Monday, July 18, 2016

Ohio Supreme Court Slams Brakes On Liability Insurer's Attempt To Automatically Deny Coverage To Landlord Sued By Prospective Tenant For Alleged Discrimination Under Fair Housing Act

From a recent article appearing in the insurance industry publication, Claims Journal:

  • [T]he Ohio Supreme Court recently considered application of the inferred-intent doctrine(1) in a federal fair housing discrimination lawsuitGranger v. Auto-Owners Ins., 144 Ohio St.3d 57, 40 N.E.3d 1110 (Ohio 2015).

    In Granger, the insured [ie. the landlord] owned various rental properties. Those properties were insured by Auto-Owners Insurance Group with a primary dwelling policy that included landlord-liability coverage and a second umbrella policy. The primary policy was issued by Auto-Owners Mutual Insurance Company and the second policy was issued by Owners Insurance Company.

    Both policies covered personal injuries. However, the definition of what constituted a “personal injury” differed between the policies. The primary policy defined “personal injury” in terms of causes of action, i.e., libel, slander, defamation, false arrest, invasion of privacy, wrongful eviction, etc. The definition of “personal injury” contained within the umbrella policy was broader in scope. The umbrella policy definition included reference to particular types of damages rather than only particular types of causes of action. The broader definition of “personal injury” in the umbrella policy included within the definition “humiliation.”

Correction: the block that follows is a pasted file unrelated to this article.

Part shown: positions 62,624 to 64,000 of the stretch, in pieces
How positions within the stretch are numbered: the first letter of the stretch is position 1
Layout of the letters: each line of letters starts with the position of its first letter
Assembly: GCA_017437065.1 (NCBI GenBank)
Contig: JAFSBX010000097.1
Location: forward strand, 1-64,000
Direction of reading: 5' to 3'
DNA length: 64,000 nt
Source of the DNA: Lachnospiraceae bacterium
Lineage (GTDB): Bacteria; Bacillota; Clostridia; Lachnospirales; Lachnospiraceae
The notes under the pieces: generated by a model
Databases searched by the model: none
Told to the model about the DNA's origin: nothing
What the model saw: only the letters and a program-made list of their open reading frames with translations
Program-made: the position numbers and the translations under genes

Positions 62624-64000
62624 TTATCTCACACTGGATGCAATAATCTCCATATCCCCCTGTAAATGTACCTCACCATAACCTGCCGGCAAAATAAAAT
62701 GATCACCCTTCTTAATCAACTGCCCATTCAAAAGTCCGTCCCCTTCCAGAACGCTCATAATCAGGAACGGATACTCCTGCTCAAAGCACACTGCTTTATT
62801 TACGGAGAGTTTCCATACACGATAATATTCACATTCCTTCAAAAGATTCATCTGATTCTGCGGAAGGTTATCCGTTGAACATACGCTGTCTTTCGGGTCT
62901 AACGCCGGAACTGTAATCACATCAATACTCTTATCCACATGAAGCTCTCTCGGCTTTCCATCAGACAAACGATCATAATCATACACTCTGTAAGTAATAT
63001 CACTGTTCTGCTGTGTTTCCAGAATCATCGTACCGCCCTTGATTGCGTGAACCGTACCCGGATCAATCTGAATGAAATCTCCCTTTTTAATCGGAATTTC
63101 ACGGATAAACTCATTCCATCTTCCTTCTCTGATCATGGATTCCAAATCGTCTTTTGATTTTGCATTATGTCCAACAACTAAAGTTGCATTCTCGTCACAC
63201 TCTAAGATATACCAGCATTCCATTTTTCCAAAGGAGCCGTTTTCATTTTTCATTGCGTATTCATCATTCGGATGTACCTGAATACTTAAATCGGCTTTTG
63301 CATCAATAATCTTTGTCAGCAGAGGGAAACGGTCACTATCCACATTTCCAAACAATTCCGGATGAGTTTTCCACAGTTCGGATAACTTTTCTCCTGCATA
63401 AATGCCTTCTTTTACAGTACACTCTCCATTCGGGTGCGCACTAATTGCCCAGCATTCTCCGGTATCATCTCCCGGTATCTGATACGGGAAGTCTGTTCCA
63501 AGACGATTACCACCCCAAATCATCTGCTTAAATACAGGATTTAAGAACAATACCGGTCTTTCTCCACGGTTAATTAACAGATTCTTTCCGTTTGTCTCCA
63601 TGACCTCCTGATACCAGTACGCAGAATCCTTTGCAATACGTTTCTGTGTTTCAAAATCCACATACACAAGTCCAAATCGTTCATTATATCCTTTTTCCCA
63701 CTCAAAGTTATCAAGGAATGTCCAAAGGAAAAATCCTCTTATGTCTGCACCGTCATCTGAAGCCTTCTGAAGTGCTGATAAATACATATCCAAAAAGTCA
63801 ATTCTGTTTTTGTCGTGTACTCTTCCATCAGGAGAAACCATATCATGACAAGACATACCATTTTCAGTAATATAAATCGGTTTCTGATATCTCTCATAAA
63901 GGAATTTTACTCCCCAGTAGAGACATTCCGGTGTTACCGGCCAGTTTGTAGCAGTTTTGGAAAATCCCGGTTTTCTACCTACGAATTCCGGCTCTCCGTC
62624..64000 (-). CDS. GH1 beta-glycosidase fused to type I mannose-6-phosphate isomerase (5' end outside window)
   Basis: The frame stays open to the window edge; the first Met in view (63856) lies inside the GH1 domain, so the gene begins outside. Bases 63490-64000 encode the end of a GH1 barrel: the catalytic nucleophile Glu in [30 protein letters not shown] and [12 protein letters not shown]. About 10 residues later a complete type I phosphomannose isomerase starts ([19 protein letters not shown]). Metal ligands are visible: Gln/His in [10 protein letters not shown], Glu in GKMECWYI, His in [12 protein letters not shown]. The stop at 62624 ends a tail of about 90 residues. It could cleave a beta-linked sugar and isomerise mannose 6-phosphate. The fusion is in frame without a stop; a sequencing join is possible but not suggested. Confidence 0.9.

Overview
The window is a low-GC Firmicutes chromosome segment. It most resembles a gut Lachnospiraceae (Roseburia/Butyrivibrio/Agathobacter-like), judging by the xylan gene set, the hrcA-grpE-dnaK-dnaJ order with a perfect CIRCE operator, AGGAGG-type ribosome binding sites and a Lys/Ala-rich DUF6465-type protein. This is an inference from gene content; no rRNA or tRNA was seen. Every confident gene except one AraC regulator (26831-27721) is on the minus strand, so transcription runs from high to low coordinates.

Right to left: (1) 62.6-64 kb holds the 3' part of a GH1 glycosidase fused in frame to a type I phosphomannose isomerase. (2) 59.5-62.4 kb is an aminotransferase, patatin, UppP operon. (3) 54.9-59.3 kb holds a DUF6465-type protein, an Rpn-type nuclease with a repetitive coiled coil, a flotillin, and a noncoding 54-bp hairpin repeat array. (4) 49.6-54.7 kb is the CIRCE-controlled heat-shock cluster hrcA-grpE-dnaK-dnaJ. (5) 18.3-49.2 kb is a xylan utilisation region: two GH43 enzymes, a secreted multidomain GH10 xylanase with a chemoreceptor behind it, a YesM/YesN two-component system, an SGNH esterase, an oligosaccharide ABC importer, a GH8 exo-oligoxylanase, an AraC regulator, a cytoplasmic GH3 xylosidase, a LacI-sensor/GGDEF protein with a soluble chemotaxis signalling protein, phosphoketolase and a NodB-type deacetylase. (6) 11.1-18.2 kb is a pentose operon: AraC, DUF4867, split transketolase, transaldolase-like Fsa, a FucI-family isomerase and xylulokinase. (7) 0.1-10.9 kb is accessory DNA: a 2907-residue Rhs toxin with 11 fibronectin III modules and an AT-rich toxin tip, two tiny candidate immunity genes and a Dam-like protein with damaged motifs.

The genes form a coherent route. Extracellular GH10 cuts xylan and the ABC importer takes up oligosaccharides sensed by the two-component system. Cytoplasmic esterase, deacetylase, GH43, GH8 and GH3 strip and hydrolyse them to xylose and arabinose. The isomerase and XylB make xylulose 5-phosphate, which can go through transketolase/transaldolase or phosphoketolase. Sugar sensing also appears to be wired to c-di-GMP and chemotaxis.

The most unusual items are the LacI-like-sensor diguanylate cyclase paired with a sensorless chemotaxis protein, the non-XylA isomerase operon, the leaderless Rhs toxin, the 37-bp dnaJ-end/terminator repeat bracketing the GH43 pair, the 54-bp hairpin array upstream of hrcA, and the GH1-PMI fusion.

The insured refused to rent one of the insured properties because the proposed renter was African-American and had a six year old son who would be living with her at the property. It was determined that the insured had discriminated against the tenant on the basis of familial status and race in violation of 42 U.S.C. 3604 and R.C. 4112 .02(H). Part of the damages sought by the putative tenant was emotional distress.(2)

    The umbrella policy also contained an intentional act exclusion. Specifically, the policy excluded coverage when “the personal injury … was expected or intended.” Auto-Owners asserted that the exclusion was applicable. Auto-Owners argued that “discriminatory intent is inferred as a matter of law for purposes of an intentional act exclusion under an umbrella policy of insurance on a claim for pre-leasing housing discrimination.” 144 Ohio St.3d at 64, 40 N.E.3d at 1117.

    Auto-Owners was seeking application of the inferred-intent doctrine. Under the inferred-intent doctrine, “when there is no evidence of direct intent to cause harm and the insured denies the intent to cause any harm, the insured’s intent to cause harm will be inferred as a matter of law in certain instances.” Auto-Owners argued that it could be inferred as a matter of law from the nature of the insured’s act—pre-leasing housing discrimination—that the insured intended to cause the putative tenant’s personal injuries and, therefore, the exclusion applied.

    The Ohio Supreme Court in Granger disagreed.